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Statewide online dog licensing may come to Connecticut

The Connecticut legislature’s Environment Committee forwarded a bill to the House of Representatives which will establish a statewide, online licensing system for dog owners and adjust the fees for dog registrations.

The job of dog licensing has historically fallen to local town clerks who say it is one of their busiest working times of the year, although they often enjoy the work. Town leaders have said the licensing fees retained by the municipality don’t cover the costs to the town, with most of the money going to the state.

The legislature established a working group to examine the feasibility of a statewide, online licensing system and that now appears to be a possible reality, according to the bill which was received support from town clerks and kennel associations, many of whom were part of the working group.

Dog licensing has been declining over the years, but not necessarily the number of dogs. There are approximately 210,000 licensed dogs in Connecticut. Advocates see implementation of an online portal by the state as a way to ensure more dogs are licensed under Connecticut’s laws.

Under the bill, residents would still have the option to license their pet with their local municipality but would also have the option of licensing through the state’s online portal. The fees for a spayed or neutered dog would rise from $7 for a male and $12 for a female to $15 regardless of sterilization status and would raise the cost of a tag from fifty cents to one dollar.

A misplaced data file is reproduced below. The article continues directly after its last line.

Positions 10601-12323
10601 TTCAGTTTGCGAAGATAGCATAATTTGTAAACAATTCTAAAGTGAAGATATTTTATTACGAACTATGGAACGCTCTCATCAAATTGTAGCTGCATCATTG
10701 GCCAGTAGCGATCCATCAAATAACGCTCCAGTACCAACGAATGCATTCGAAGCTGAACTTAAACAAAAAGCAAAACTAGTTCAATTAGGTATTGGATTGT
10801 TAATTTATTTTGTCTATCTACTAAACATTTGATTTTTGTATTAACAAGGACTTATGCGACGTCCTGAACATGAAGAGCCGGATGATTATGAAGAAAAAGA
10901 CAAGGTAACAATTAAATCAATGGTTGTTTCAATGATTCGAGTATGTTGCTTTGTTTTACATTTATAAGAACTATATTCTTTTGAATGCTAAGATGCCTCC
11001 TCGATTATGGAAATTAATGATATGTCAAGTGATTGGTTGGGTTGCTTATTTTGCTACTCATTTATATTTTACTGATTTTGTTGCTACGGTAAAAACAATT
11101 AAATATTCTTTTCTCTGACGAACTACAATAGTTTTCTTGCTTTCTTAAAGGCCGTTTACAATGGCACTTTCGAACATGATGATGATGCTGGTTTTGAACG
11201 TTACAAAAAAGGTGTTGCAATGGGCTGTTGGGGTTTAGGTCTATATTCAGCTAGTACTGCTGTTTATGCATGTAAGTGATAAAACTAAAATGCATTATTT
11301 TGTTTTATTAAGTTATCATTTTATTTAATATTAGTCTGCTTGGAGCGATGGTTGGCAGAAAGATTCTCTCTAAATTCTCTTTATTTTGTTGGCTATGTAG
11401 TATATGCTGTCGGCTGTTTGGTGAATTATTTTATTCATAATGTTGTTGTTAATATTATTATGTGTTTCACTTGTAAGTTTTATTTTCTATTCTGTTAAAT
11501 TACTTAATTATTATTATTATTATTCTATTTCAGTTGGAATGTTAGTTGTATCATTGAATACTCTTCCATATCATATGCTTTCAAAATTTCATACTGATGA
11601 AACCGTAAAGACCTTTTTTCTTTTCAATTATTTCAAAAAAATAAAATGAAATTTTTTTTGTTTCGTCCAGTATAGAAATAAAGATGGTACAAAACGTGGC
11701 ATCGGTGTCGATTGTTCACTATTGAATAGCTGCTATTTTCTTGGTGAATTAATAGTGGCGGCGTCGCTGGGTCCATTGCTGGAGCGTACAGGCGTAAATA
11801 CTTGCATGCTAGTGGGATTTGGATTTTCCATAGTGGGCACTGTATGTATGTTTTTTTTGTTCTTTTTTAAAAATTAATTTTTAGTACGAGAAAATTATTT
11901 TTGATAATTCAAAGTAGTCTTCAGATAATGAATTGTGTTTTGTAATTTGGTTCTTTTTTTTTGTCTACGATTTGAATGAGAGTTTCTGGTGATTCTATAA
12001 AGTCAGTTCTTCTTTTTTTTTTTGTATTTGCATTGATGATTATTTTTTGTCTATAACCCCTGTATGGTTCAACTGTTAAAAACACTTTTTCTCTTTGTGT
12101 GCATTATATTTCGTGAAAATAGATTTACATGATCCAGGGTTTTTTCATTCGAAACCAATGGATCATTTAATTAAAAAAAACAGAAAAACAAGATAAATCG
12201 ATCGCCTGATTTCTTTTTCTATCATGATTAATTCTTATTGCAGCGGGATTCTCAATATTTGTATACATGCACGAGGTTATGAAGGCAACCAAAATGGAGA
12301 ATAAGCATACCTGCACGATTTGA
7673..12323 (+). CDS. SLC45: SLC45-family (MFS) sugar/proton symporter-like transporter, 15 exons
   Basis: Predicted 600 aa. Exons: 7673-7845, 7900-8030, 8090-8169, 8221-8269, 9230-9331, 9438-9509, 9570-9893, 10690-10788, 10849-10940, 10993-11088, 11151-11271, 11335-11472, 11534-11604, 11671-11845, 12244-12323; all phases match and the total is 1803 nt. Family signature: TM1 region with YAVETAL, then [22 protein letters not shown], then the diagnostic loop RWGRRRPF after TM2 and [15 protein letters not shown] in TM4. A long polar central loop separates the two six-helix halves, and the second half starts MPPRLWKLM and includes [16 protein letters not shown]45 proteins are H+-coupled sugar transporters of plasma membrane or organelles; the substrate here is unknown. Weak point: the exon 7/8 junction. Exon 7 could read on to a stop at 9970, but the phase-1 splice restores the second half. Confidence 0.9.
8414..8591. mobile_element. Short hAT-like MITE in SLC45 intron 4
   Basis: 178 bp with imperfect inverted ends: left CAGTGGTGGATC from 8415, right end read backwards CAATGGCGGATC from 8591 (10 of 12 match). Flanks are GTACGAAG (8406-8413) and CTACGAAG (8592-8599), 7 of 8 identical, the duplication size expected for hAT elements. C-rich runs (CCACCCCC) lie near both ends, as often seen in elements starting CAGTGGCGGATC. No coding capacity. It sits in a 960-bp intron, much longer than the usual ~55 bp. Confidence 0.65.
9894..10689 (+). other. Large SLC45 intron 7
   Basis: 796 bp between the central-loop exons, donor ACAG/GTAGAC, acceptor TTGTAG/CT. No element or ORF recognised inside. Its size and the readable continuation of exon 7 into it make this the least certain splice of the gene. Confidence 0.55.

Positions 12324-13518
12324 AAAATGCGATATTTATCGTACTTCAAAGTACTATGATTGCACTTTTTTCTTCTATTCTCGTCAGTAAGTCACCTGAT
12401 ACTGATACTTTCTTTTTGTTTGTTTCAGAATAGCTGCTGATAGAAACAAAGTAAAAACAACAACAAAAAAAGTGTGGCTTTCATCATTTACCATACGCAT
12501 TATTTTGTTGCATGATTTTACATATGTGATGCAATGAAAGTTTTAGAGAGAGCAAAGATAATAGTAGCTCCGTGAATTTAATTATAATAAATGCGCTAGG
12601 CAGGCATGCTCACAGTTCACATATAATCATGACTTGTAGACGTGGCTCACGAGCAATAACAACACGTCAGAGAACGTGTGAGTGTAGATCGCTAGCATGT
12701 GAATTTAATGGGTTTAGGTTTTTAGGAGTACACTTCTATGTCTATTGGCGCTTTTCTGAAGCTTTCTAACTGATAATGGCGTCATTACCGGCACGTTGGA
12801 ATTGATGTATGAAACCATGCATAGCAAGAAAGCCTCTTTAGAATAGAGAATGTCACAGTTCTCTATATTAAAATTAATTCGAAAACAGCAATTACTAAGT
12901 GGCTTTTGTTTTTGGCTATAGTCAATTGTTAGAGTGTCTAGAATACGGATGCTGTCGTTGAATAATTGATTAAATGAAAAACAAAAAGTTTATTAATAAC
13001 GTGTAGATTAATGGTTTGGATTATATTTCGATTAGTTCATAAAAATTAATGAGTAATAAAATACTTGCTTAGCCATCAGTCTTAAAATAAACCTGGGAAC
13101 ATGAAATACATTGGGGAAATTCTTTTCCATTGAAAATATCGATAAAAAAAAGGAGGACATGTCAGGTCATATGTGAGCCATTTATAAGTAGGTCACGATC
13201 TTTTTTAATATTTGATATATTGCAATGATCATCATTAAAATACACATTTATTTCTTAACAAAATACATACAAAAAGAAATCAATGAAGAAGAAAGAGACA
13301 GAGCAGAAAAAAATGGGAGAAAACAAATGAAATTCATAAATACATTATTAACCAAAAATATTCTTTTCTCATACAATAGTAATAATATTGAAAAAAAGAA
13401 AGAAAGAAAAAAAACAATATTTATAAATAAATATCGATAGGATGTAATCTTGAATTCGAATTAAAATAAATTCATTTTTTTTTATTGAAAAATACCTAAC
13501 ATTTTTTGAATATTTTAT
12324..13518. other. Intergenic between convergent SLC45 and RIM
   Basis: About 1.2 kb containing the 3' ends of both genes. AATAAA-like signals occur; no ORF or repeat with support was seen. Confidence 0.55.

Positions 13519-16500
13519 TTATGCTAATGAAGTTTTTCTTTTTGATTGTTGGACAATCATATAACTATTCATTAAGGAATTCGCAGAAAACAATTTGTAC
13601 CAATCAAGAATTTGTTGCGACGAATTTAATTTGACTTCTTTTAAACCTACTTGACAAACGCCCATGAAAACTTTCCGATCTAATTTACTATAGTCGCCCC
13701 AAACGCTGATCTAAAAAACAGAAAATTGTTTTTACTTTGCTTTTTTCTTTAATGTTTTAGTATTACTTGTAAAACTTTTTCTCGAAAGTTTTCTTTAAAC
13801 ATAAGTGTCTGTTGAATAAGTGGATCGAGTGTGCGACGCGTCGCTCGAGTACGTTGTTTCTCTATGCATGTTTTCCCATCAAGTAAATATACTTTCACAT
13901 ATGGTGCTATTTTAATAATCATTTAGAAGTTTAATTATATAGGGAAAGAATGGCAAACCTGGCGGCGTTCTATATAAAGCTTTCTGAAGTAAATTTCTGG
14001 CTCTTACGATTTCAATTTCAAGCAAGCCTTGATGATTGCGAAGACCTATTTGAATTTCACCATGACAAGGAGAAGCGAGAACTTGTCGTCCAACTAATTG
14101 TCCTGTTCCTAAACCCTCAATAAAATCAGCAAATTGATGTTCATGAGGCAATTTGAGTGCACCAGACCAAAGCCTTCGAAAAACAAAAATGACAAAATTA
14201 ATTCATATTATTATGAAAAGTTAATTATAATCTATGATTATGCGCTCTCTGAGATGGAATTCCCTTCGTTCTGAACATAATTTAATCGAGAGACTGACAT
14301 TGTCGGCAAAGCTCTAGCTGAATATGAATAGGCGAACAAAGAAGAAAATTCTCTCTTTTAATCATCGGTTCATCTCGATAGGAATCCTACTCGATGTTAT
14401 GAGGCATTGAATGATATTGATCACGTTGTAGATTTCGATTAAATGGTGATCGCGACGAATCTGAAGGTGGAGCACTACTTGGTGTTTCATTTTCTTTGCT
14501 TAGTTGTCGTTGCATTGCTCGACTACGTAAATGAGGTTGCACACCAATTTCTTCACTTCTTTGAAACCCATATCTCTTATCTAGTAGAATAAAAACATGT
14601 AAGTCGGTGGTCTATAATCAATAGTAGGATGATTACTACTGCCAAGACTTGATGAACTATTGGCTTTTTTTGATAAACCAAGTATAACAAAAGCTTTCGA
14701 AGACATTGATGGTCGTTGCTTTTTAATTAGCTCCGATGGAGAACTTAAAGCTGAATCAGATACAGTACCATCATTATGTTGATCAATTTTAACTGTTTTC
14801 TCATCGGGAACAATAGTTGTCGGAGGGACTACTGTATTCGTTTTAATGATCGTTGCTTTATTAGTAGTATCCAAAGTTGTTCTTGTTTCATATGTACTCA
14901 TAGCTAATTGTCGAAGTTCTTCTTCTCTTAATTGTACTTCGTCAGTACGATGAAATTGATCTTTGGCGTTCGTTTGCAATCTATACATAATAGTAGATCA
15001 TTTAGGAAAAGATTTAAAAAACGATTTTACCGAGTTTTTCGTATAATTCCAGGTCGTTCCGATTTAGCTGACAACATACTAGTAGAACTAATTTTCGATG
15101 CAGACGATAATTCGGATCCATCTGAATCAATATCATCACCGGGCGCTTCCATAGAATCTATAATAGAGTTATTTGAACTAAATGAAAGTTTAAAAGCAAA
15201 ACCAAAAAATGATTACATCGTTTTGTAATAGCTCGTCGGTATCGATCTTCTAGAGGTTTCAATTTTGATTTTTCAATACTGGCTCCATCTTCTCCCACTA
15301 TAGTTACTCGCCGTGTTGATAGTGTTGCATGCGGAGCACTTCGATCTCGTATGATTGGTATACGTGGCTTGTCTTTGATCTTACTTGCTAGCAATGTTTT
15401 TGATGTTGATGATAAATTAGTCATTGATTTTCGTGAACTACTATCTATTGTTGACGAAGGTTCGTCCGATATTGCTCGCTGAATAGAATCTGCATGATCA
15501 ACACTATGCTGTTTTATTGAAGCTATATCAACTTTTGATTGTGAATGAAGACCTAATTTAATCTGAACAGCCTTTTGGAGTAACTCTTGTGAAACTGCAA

Twenty-five percent of the fees would go to the municipality, another 25 percent will go into the Department of Agriculture’s animal control account, and the remainder will go into the state’s General Fund.

Although there are some costs associated with starting the online portal, hiring and advertising, totaling $224,606 over 2024 and 2025, according to the Office of Fiscal Analysis, but this would be offset by higher fees resulting in a net revenue gain.

The original bill required dog licenses to be renewed every three years, something the Council of Small Towns said would reduce the costs of licensing for municipalities, however, the final bill pulled back on that change and kept the annual licensing after working group members testified the three-year renewal would be confusing for pet owners.

The final bill also pushed back the implementation date from October of 2023 to June of 2024 to allow more time for implementation and to stay on schedule for dog licensing, which is when town clerks are busy with dog licenses.

Dog license fees brought in roughly $270,000 to the General Fund in 2021 and $375,000 to the animal population control account, which uses the money for sterilizing and vaccinating animals in municipal pounds and giving vouchers to low-income residents for sterilization and vaccination.

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Marc E. Fitch, Senior Investigative Reporter

Marc E. Fitch

Marc worked as an investigative reporter for Yankee Institute and was a 2014 Robert Novak Journalism Fellow. He previously worked in the field of mental health is the author of several books and novels, along with numerous freelance reporting jobs and publications. Marc has a Master of Fine Arts degree from Western Connecticut State University.

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